COGS is going to be released by Lazy 8 Studios on iTunes App Store Soon.

18 Dec


Cogs is a puzzle game where players build machines from sliding tiles. Players can choose from 50 levels and 3 gameplay modes. New puzzles are unlocked by building contraptions quickly and efficiently.



  • Inventor Mode: Starting with simple puzzles, players are introduced to the widgets that are used to build machines — gears, pipes, balloons, chimes, hammers, wheels, props, and more.
  • Time Challenge Mode: If you finish a puzzle in Inventor Mode, it will be unlocked here. This time, it will take fewer moves to reach a solution, but you only have 30 seconds to find it.
  • Move Challenge Mode: Take your time and plan ahead. Every click counts when you only get ten moves to find a solution.







Cogs has already been a success on the PC, but players and reviewers unanimously agree: We want this kind of sophisticated puzzle game on our iPhones. They’ll get their wish in January 2010.

What Makes Cogs Unique

Puzzle fans aren’t getting their fair share. Every year, gaming hardware gets more and more powerful. Mid-range computers can render tens of thousands of polygons at 60 frames per second and the big studios are using all of that power to create incredibly realistic, compelling experiences.

And then there’s the puzzle genre. For those of us who prefer more mentally engaging content, we’re mostly stuck with flat, cartoony match-three games that have hardly changed in a decade. Puzzlers deserve better.

So when we started designing Cogs, we decided to bring players three-dimensional realism, attention to detail and quality puzzles that raise the bar for the entire genre.

We designed more than 50 puzzles with an astonishing variety. There are flying contraptions, music machines, roving tanks, jack-in-the-boxes and more than enough other imaginative inventions that gameplay never feels repetitive.

We wanted nothing to break the illusion of interacting with a massive steam-driven machine, so we made every aspect of the user interface with analog widgets from the odometer-style counters to the revolving puzzle descriptions to the massive iris in the background that opens to reveal each new puzzle.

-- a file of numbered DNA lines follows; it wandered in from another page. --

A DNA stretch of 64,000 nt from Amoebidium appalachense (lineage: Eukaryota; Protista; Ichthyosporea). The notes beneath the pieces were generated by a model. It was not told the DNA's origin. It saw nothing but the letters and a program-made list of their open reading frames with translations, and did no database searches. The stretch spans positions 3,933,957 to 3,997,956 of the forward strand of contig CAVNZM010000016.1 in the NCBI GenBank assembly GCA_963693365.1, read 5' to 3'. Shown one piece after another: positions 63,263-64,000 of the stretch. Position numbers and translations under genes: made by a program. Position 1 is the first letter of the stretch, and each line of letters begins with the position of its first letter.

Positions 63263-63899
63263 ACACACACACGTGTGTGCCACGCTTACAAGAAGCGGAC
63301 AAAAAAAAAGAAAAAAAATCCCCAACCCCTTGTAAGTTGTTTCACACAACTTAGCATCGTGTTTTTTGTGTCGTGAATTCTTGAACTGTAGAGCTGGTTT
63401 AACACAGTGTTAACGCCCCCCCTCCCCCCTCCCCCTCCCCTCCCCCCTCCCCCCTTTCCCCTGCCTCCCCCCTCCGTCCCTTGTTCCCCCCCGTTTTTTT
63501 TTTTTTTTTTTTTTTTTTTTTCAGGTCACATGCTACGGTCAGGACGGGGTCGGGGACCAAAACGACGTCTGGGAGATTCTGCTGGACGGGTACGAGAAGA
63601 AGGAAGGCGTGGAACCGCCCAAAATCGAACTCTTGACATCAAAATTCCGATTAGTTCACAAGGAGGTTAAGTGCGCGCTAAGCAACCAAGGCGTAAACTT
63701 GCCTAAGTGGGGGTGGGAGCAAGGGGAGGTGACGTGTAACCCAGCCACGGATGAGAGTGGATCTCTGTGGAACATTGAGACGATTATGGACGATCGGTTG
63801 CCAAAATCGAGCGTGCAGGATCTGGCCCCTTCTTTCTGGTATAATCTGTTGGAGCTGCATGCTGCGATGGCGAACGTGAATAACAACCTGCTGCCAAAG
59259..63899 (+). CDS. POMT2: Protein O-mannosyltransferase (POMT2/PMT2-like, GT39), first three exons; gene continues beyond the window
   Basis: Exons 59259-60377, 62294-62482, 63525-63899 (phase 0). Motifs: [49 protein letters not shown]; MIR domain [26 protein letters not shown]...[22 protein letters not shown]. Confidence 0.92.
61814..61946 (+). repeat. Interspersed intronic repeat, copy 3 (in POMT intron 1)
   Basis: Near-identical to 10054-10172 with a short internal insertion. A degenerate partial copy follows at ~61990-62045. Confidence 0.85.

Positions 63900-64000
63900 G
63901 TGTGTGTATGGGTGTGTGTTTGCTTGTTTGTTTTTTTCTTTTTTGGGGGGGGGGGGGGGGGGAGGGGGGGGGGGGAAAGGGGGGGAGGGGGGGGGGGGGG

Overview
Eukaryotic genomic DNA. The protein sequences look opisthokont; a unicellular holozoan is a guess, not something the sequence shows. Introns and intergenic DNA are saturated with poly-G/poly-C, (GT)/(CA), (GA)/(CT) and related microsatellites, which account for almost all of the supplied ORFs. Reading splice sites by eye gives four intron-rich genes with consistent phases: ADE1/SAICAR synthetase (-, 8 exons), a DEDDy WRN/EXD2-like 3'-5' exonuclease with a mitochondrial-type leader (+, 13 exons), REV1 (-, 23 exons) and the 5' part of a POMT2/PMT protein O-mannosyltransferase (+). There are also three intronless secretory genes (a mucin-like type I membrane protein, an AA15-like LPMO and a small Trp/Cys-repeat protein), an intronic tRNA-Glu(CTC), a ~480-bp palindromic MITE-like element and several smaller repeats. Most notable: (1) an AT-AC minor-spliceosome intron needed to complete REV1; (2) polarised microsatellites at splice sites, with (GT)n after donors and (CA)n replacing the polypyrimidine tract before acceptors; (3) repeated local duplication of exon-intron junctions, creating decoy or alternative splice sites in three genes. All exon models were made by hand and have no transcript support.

The Team

Rob Jagnow is the founder of Lazy 8 Studios and the sole programmer and puzzle designer for Cogs. He has a Ph.D. in Computer Science from MIT and draws from his previous work experiences at Pixar and Demiurge Studios. He works out of his home office in San Francisco, CA.

Brendan Mauro did all of the artwork for Cogs, including most of the user interface design. He has a passion for Legos and steampunk design.

Luke Gilbert composed the music for Cogs and created all of the sound effects. He’s the founder of Elepant Audio in San Francisco, CA.

How long does it take to develop such a game like Cogs?

From conception to completion, it took Cogs more than 5 years to make it to market. Rob Jagnow came up with the basic concept around 2004 and it stewed in his mind until January 2006 when he wrote the first prototype. It continued as an independent part-time project for years before Brendan Mauro came on board as the digial artist in May of 2008 to replace Rob’s placeholder artwork with the polished steampunk design that you see today. Sound effects and the game’s three music tracks were all done by Luke Gilbert of Elepant Audio.

One programmer, one artist and one musician.

Lazy 8 Studios released the PC version of Cogs through Steam on April 14, 2009. Direct2Drive and GamersGate joined the list of distributors on July 12 and October 14, 2009 respectively.

Cogs is scheduled for release on the iPhone in January, 2010.


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